The Air Force Academy has responded to the complaint by highlighting the inclusiveness and voluntary nature of the event, and the fact that it is being paid for by the donations of the congregants who attend Academy chapel services — not government funds. A message from David K. Cannon, Director of Communication for USAFA, said:
USAFA’s Prayer Luncheon is a completely voluntary event; invites were only sent to permanent party members and staff (not cadets). There is absolutely no pressure for anyone to attend.
This year’s program is very inclusive of many different beliefs. There will be readings by an Islamic Airman, a Jewish Airman, an African-American Christian Airman, a Jewish chaplain (rabbi), a Buddhist sensei and a Catholic chaplain (priest). By design, this expresses some of the rich religious diversity that makes up America’s Air Force and your United States Air Force Academy.
We asked Lt McClary to speak because he is a highly-decorated Vietnam combat veteran (Silver Star and Bronze Star) and nationally recognized motivational speaker. He presents a tremendously inspirational message as he describes the loss of an eye and arm in combat, and how he overcame tough odds to succeed in his endeavors. His message is one of facing challenges and overcoming adversity and he has the credibility to support that message.
(Apparently, this letter was sent to several complaining organizations, but not the MRFF, which brought no end of offense and whining from Weinstein’s group.)
In the ongoing comedy of errors that is the MRFF, Rodda once again puts her foot in her mouth, courtesy of her boss and her inability to conduct basic research. In response to Cannon’s letter, Rodda said:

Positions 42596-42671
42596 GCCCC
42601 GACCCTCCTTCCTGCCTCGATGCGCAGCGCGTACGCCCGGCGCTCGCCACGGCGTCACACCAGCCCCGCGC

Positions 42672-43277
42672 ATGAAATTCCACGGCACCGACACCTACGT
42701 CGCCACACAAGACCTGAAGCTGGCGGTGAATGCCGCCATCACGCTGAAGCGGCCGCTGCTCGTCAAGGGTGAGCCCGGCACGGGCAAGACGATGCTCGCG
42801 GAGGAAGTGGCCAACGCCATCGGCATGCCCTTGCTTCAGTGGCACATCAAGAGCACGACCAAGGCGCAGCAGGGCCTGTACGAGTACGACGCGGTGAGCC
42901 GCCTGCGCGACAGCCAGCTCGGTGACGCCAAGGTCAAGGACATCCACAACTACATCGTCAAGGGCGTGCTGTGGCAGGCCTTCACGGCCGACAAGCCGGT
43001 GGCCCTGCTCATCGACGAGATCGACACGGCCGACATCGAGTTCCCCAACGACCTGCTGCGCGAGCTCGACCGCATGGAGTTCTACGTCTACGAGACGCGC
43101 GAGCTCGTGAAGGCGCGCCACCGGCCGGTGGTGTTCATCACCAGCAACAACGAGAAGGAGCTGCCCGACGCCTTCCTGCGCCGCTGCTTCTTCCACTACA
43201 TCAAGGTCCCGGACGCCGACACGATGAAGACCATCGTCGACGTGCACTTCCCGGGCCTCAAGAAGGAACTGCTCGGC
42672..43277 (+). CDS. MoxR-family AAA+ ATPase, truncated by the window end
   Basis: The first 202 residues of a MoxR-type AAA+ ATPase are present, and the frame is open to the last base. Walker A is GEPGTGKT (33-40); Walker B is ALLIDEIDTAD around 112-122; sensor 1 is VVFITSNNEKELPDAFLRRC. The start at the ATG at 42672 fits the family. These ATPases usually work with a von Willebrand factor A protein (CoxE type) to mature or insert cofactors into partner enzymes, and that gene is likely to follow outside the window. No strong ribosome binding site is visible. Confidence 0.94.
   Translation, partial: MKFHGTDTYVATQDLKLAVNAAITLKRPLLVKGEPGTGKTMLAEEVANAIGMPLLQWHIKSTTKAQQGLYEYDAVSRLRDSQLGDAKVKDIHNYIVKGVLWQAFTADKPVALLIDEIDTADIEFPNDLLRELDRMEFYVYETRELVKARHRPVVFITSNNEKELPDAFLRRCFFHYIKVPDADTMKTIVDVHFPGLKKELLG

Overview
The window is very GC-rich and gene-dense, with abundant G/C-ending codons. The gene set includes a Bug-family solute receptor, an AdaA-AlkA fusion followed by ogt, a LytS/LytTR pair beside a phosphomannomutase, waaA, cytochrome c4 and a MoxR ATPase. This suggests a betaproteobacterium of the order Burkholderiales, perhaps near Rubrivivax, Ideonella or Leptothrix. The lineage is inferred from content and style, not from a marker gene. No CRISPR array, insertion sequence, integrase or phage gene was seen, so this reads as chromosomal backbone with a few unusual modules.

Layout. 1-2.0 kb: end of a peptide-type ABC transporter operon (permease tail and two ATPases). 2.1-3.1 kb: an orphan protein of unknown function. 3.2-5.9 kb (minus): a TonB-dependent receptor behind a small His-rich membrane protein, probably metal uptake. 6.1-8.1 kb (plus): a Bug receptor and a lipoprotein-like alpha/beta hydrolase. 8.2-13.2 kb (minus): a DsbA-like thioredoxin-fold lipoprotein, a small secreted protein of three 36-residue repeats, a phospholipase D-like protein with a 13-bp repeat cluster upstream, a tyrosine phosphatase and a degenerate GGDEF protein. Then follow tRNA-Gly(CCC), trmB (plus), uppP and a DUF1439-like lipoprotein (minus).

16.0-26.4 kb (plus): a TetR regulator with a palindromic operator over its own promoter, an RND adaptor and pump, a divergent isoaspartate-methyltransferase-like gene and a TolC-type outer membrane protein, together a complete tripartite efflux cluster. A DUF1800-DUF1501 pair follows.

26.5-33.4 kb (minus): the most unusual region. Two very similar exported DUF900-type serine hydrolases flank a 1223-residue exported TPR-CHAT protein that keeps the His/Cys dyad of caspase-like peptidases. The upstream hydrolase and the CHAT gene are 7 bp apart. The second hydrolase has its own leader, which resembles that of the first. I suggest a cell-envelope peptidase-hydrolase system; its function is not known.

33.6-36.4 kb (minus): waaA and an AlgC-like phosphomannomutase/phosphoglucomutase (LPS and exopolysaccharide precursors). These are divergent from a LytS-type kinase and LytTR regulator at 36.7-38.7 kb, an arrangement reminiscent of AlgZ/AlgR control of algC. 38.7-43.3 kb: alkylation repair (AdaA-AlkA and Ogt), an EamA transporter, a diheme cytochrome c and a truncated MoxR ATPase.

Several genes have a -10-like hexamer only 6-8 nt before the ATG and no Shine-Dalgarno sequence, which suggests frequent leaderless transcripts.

Then there’s [Cannon’s] straw man that the Academy’s Prayer Luncheon is for permanent party and staff members, and not for cadets. We know this, Mr. Cannon…Nowhere have we claimed otherwise.
According to public information, that statement is false — unless an allied website is considered “nowhere.” On January 19th — one day before Weinstein sent his demand letter to the Academy, and two days before Cannon’s letter — their allies at Veterans Today published an article that said:
Weinstein said that he doesn’t have any problems with McClary as a person or believer, but Air Force cadets should not be expected to attend a prayer service featuring a soldier who once wrote that he “almost went to hell with high morals” because “I never invited Jesus Christ into my heart as Savior or let Him become the Lord of my life.” (emphasis added)
The MRFF has not publicly disputed the accuracy of their allies’ statement which paraphrased Weinstein including cadets in his accusations. In addition, as Rodda noted, the letter was written to their allies, who did include cadets in their accusations. For example, the Veterans for Common Sense “demanded”